September 20, 2015
By Tim Worstall
It’s a standard pejorative from people like me about those further to the left, those who would simply sling the taxpayers’ money around, that they must be invoking the magic money tree to pay for it all. And sometimes it is indeed just pejorative, a piece of political rhetoric. However, there are times when it really is an appropriate distinction to make. I think of Jeremy Corbyn’s plans (advised by one Richard Murphy) in my native UK to pay for everything simply by printing lots more money. That really is an invocation of the magic money tree and it works about as well as you’d expect, as Venezuela is currently finding out, Zimbabwe did so recently, and as historical examples running back though post-WWII Hungary and Weimar Germany all the way back to our own Henry VIII can illustrate. The Roman Empire had more than one episode of such monetary debasement as Gibbon points out as well.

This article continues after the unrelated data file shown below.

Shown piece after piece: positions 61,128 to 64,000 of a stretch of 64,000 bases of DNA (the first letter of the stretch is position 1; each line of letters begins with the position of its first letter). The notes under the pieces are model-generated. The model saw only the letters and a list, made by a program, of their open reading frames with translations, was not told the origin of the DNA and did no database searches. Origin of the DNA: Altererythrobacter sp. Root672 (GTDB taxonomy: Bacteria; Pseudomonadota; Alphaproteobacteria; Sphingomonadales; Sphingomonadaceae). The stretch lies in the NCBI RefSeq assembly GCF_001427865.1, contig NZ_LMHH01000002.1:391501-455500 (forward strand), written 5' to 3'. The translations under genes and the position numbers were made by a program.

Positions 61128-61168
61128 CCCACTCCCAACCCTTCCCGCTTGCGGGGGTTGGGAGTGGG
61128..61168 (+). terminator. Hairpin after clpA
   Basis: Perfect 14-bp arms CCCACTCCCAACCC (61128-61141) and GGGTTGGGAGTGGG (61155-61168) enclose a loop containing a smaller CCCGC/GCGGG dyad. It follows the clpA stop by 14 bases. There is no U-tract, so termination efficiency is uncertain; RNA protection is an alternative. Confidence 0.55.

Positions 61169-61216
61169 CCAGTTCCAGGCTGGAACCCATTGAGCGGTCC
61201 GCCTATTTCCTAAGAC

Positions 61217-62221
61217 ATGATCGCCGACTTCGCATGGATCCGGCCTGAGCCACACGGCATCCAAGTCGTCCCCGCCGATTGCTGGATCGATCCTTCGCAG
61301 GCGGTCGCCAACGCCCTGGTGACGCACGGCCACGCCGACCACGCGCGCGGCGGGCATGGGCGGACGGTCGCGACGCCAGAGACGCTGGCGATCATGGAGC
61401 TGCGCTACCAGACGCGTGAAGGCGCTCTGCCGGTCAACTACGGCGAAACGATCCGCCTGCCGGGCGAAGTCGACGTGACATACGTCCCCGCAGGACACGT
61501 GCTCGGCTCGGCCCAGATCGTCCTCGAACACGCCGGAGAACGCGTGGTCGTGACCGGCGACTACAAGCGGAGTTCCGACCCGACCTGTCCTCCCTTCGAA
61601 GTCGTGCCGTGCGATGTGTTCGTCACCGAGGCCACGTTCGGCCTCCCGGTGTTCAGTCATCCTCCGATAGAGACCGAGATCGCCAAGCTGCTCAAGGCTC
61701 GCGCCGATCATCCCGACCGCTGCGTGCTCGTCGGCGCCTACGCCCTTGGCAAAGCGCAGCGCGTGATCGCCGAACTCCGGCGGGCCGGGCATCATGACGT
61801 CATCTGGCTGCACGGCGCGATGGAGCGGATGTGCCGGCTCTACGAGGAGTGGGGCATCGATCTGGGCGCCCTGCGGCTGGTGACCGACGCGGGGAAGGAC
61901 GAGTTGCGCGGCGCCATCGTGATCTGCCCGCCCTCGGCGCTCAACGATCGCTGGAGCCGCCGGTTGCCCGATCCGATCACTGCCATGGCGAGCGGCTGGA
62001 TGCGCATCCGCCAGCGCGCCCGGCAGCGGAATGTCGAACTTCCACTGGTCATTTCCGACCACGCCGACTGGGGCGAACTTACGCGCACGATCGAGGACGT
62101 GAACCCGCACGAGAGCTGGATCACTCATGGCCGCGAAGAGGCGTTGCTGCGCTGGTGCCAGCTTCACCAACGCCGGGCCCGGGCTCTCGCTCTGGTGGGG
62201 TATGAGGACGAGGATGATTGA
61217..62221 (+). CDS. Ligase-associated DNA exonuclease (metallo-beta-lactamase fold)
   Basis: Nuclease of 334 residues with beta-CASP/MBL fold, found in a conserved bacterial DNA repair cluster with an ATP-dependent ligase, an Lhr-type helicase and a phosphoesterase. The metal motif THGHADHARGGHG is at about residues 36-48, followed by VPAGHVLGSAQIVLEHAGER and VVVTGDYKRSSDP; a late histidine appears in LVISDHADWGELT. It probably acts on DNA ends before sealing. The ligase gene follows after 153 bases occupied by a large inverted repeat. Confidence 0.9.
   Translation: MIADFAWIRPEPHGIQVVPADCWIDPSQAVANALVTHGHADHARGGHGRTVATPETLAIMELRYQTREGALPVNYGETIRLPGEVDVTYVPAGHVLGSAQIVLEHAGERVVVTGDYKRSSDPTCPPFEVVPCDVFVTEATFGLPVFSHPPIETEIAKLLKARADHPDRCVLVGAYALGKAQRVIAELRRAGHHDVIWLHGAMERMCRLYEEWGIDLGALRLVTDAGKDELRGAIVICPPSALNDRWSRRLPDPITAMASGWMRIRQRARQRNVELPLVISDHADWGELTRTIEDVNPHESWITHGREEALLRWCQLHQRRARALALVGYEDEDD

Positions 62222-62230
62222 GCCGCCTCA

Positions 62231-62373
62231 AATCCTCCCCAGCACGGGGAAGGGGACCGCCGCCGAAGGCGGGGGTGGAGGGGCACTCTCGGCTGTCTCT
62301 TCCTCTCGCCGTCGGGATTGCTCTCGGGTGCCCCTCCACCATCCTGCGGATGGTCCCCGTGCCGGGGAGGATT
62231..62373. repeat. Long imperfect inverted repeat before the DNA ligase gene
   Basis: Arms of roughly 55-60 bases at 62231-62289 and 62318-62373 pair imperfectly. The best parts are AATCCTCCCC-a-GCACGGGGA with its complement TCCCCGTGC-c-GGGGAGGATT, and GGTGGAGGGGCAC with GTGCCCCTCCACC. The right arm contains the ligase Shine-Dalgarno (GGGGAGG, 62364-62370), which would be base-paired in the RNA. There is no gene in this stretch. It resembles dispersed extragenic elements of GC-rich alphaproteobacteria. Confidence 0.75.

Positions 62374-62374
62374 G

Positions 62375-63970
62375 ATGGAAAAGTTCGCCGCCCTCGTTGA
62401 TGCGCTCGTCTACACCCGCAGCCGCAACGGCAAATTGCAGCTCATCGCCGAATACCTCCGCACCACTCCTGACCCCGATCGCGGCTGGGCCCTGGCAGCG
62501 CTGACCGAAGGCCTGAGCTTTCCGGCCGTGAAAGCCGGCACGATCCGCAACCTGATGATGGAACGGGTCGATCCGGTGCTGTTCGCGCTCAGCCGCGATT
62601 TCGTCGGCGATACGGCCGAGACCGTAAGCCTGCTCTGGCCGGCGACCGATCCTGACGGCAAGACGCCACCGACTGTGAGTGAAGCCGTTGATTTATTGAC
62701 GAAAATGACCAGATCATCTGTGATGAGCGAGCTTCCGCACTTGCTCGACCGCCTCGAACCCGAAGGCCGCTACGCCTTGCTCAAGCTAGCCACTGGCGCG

This little example from Bernie Sanders is more complex and thus, to aficionados of such invocations of that fruitful topiary, more interesting. He is advocating a financial transactions tax: something which is clearly going to raise vast amounts of money by sticking it to Wall Street. It’s not difficult to get the populace applauding by threatening to stick it to The Man so if you’re a populist politician then why not advocate such moves? Except there’s two really quite important problems with the idea. The first is that he seems to have spent the putative revenue twice already, before we’ve even had the first of the candidate selection primaries or caucuses. Doesn’t bode well: how many times will he have spent it by the time he takes office?
The second is rather more serious, in that it won’t raise any money, indeed will lose considerable amounts for the Treasury’s coffers. Yes, sadly, this is true. An FTT costs the government revenue, not increases the amount it collects.
Read the full article at Forbes.com: Bernie Sanders And His Adventures With The Magic Money Tree